Anaemia during Pregnancy

About 20 per cent of pregnant women suffer from anaemia that occurs when levels of haemoglobin, the pigment in the blood which transports oxygen around the body, fall below normal. During pregnancy the amount of blood in your body increases 30-50 per cent to nourish and supply the baby with oxygen. Iron is essential for production of haemoglobin and assists protein digestion and respiratory function.

The usual test for iron levels is blood although this is not be entirely accurate as often the body will draw from its sources in the tissues and bone to maintain the amount of blood in circulation. Symptoms of anaemia may include dizziness, palpitations, shortness of breath on exertion, pallor, headaches mental confusion, poor memory and fatigue. In the foetus, iron deficiency has been linked to eye defects, slow growth, bone defects and neonatal mortality.

  • You are at greater risk if you have a poor diet, excessive morning sickness, had several babies close together or have a multiple pregnancy.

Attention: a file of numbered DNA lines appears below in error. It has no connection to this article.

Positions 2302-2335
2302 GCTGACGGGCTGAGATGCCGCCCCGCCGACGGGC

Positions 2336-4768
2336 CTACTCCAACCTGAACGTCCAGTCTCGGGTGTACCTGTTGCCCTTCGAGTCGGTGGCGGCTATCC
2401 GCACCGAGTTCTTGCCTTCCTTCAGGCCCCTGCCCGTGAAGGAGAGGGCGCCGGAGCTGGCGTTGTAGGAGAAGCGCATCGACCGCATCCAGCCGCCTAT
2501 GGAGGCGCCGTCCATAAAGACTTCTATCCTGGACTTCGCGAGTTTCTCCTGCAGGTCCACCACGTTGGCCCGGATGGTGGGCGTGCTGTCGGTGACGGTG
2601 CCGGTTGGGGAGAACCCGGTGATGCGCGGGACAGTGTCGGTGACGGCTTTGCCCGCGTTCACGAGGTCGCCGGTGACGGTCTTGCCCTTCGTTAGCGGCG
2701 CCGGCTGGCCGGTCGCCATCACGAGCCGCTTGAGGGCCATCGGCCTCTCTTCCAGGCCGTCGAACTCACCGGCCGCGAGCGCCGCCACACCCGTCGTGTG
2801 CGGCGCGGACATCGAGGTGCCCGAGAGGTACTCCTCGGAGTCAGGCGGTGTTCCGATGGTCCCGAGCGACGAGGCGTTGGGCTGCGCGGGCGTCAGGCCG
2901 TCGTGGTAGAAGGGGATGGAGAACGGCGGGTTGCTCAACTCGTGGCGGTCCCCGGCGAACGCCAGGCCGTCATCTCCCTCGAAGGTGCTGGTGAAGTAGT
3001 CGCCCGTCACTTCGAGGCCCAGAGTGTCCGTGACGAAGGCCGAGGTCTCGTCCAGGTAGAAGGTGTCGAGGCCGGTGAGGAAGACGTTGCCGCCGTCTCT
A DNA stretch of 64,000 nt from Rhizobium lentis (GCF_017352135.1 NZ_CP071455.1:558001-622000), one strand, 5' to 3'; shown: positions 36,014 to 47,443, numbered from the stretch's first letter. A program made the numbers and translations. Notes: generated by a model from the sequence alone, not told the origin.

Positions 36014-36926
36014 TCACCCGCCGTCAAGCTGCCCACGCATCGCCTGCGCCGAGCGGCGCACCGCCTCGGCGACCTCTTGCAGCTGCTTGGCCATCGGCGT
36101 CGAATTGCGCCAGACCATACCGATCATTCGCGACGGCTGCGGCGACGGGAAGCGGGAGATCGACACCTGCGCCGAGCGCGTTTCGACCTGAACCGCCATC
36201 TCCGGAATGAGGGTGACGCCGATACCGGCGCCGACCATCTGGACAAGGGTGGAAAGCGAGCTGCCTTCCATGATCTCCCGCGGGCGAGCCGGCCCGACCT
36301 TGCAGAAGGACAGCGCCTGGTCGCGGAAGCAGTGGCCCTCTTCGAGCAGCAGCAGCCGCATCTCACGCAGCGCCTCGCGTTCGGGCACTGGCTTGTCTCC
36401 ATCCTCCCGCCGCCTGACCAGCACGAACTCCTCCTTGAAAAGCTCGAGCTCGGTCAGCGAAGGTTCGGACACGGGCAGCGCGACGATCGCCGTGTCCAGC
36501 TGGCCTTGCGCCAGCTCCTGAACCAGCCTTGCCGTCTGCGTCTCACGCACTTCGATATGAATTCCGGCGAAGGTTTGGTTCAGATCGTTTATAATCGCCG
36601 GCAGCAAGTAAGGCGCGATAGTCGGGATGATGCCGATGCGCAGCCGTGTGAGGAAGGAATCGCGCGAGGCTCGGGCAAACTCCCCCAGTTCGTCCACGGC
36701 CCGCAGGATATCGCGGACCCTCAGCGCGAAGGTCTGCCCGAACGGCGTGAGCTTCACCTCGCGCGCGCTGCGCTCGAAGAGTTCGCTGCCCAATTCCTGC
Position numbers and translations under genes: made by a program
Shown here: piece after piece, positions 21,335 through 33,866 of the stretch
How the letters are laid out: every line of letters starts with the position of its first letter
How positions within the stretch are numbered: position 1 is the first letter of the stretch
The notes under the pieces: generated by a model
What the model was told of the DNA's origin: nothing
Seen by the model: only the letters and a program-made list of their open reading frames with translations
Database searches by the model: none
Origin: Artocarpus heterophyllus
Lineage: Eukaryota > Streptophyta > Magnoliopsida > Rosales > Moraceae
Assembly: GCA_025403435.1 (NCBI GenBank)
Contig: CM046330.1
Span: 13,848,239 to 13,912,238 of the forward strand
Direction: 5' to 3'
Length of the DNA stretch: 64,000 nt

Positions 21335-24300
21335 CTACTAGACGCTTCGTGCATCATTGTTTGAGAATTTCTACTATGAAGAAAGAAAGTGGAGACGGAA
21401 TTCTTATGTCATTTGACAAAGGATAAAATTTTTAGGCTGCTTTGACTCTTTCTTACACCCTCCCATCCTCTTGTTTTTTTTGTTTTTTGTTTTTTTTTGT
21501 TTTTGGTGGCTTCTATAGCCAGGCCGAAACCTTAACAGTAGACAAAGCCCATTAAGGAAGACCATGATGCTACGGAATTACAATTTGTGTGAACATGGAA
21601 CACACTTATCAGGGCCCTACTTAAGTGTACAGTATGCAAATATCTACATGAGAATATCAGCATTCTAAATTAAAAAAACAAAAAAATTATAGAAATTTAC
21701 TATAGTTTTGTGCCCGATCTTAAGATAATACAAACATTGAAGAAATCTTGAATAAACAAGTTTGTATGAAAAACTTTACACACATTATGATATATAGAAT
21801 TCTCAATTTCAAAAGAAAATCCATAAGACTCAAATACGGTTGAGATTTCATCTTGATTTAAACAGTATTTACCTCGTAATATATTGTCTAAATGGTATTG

• Blood donors are not advised to give blood when planning a pregnancy.
  • Always eat breakfast.
  • Increase your intake of iron by eating lentils, beans, nuts,dark molasses, eggs, green leafy vegetables, seaweed, kelp, fortified cereals, wholegrains, wheatgerm, almonds, parsley, dried fruit especially apricots, raisins and prunes.
  • Increasing your Vitamin C intake aids the absorption of iron.
  • Avoid fatty and sugary foods.
  • Raspberry leaf and nettle teas are source of easily assimilated iron.
  • Avoid coffee, cigarettes and alcohol as these interfere with iron absorption.
  • Drink freshly squeezed beetroot juice (blend with carrot, apple and ginger)
  • Conserve energy where possible.
  • Stimulate acupuncture and acupressure point St 36. (Preconception and post natal only. Avoid this point during pregnancy).
  • Homeopathic remedy Ferrum Magneticum 9c.

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